Light Force: the only hope for the Middle East
Book Review - By Richard Gibson, CWI Leeds, UK

Light Force: the only hope for the Middle East.
Brother Andrew & Al Janssen.
Hodder & Stoughton, £9.99
ISBN 0-340-86271-8

As a teenager I was inspired by reading God's Smuggler, and was thrilled to meet Brother Andrew several years ago at a Messianic youth conference at Yad Hashmona in Israel. He was preparing to visit Yasser Arafat to present him with an Arabic Bible; I was duly impressed.

However, as I started to read his latest book, I thought Brother Andrew must be either a naive Romantic visionary or a Euro-centric man who thinks that unless he has shared the gospel with dangerous terrorist leaders no one has. After reading the book it was obvious that the former was true; Brother Andrew is a naive visionary weak on historical details but driven by a great vision for the gospel in the Middle East.

I was moved to tears at numerous points in the book, in particular by the account of the establishment of Musalaha, the reconciliation ministry for Jews and Arabs.

The authors’ definition of a Christian is inconsistent. They state carelessly, for example, “This area [Bethlehem, Beit Jala & Beit Sahour] used to be nearly all Christian” (p.109), and “There were far more Christians among the Palestinians than among the Israelis” (p.110). What about Israeli Arab Christians and Israeli Messianic Jews? I know that not all Israeli Arab born-again Christians define themselves as Palestinian. The authors treat all nominal Christians as “living stones” but then tell the story of a nominal Christian being born again. However, addressing an audience of radical Muslims, Andrew powerfully tells them that he chose to be a Christian. If only the rest of the book was as clear and consistent on this particular point.

One example of the authors’ historical naivety is their account of the notorious 1948 Deir Yassin “massacre” when Brother Andrew records how he tried to begin to understand the anger that Palestinians feel towards Israel. He states that the Irgun paramilitary group was responsible for the incident and that the group was “also known as Haganah” (p.107). This is incorrect; the Irgun and Haganah were ideological enemies, the Irgun being the smaller of the two. The Haganah heard of plans by the Irgun to attack Deir Yassin and asked for them to coordinate their attack with the attempts of others to open up a road to Jerusalem. Intelligence reports revealed that there were foreign fighters, including Iraqis, in the village as well a stockpile of arms, and many of the male villagers in Deir Yassin had become irregulars in El Husseini’s militia. What took place at Deir Yassin was not the deliberate slaughter of innocent Arab civilians; instead, seventy Irgun troops fought a hard battle with a hundred well armed Arab fighters. (see & )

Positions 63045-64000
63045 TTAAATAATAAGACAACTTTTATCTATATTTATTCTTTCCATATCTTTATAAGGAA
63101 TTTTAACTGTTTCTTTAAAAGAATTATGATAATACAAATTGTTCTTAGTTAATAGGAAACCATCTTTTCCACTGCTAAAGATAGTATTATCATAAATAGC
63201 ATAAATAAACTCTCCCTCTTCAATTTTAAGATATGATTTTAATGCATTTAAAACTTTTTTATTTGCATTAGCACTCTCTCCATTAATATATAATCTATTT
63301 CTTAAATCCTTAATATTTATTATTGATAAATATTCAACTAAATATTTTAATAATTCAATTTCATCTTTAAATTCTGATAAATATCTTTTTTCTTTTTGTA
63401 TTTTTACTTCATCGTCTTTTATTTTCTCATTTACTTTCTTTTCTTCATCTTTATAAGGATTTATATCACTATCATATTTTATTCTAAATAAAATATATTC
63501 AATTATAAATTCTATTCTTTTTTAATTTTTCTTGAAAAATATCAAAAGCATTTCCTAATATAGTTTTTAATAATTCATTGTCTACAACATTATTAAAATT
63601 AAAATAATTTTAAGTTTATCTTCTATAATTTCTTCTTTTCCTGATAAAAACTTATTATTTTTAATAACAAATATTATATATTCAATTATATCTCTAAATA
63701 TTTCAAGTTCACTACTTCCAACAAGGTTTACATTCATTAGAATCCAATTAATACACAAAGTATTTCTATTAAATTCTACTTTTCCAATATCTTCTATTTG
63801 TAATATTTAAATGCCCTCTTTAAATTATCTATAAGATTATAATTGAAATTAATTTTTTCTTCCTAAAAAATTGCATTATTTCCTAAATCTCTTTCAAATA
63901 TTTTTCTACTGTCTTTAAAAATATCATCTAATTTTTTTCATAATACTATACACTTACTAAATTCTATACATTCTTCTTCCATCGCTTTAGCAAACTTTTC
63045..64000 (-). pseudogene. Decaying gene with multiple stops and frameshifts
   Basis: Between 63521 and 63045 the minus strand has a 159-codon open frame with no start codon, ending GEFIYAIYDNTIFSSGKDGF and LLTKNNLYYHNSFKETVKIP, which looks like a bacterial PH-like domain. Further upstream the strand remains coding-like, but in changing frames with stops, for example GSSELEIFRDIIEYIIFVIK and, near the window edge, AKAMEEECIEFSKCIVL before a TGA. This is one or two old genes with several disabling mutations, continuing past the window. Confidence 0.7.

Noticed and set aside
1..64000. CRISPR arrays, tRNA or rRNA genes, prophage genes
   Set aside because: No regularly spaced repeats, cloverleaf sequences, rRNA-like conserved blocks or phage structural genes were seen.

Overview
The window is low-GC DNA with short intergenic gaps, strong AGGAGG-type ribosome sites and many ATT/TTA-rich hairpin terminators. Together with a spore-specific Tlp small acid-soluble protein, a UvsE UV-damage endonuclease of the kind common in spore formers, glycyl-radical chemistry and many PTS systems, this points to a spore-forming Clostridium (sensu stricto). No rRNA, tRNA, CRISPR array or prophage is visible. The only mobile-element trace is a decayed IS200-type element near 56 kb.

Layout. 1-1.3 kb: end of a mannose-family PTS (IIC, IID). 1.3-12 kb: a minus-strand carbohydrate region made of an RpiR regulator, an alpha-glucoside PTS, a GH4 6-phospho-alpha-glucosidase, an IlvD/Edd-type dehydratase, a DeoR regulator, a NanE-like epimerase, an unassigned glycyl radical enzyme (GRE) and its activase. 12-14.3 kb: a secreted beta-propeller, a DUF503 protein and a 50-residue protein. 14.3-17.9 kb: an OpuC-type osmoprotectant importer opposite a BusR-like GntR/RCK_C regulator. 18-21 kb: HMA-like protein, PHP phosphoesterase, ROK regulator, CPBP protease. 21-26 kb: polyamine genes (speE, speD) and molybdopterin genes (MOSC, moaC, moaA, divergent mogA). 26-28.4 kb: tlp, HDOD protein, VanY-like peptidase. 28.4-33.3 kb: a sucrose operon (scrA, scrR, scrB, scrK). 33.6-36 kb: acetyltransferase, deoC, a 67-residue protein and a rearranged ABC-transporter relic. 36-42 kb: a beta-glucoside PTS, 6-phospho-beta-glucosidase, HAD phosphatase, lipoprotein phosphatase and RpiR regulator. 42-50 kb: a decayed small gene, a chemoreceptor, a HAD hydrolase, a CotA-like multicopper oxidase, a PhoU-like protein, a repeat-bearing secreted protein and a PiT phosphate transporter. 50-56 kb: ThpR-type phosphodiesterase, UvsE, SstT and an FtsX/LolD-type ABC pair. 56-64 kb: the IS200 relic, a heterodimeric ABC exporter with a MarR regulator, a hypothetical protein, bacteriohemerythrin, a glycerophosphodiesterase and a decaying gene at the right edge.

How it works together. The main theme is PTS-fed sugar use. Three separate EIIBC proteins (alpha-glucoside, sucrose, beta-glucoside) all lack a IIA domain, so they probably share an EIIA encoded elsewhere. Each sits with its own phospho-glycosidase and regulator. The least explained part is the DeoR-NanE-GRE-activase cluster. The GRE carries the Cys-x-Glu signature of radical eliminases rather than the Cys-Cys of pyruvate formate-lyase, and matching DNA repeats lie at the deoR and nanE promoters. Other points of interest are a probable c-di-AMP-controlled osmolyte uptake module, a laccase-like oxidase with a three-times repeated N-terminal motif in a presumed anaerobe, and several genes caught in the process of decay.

The tragic death of civilians at Deir Yassin is simplistically painted as the source of the Palestinian refugee problem. “This happened just three years after the Holocaust” is the comment made by Brother Andrew as if the Jews hadn’t learnt anything. Israel makes mistakes and does wrong things as does any other country; no nation is perfect. However, atrocities perpetrated by Arabs often appear to be dismissed by commentators. For example, when one reads accounts of Arab pogroms against Jews when “Palestine” was under British and Turkish control one gets the impression that such atrocities are all one can expect of the Arabs; it’s in their nature to be murderous anti-Semites! What can you do?

Sadly, in every war innocent civilians die; we now know the term “collateral damage” in particular from the Iraq war and Afghan campaign. Arab nations sought the death and destruction of Jewish communities in the Holy Land well before this event. It is unbalanced to exclusively focus on this and virtually ignore the fact that thousands of innocent Jews were brutally slaughtered in their beds in pogroms in Hebron, Jerusalem and many other towns prior to the establishment of the modern State of Israel. Palestinian Christians are not impervious to the all-pervading propaganda of their instinctively anti-Semitic culture, (this point is also made on page 265) therefore accusations by Palestinian Christians relating to Israeli persecution are not necessarily to be trusted as unbiased fact. However, it was wonderful to read how genuine Palestinian Christians are seeking to rise above the prejudice and love the Jews, and vice-versa.

Despite Brother Andrew not quite getting every historical detail right (and who does!), there is no taking away from the courage it took for him to go to known terrorists to show them what real Christianity was. I have much admiration for his compassion toward all sinners. The Gospel really is the only hope for the Middle East. Inevitably, anyone who becomes involved in the Israeli-Palestinian problem will come away with stories of unbelievable pain and suffering from all sides. Nevertheless, the focus of this book is on Palestinian suffering. Brother Andrew seeks to understand but not to justify the terrorists he went to visit. Starting in the midst of the Lebanon civil war, moving to Gaza and then to visit deported leaders of Hamas, Brother Andrew is gloriously indiscriminate in his love for all God’s creation. His vision is to strengthen the indigenous body of Messiah (Messianic Jews & Arab Christians) in its preaching the gospel amongst the Palestinians and Israelis and therefore bring God’s solution.

Light Force records the personal tragedy and pain of many Palestinians and some Israeli Jews. The book is neither the history of the conflict nor a political analysis. It presents a dream that is starting to become a reality. The courage of Jews, Palestinians and Arabs united by their common faith in Yeshua/Isa/Jesus is the only hope for real peace in the Middle East.

Richard Gibson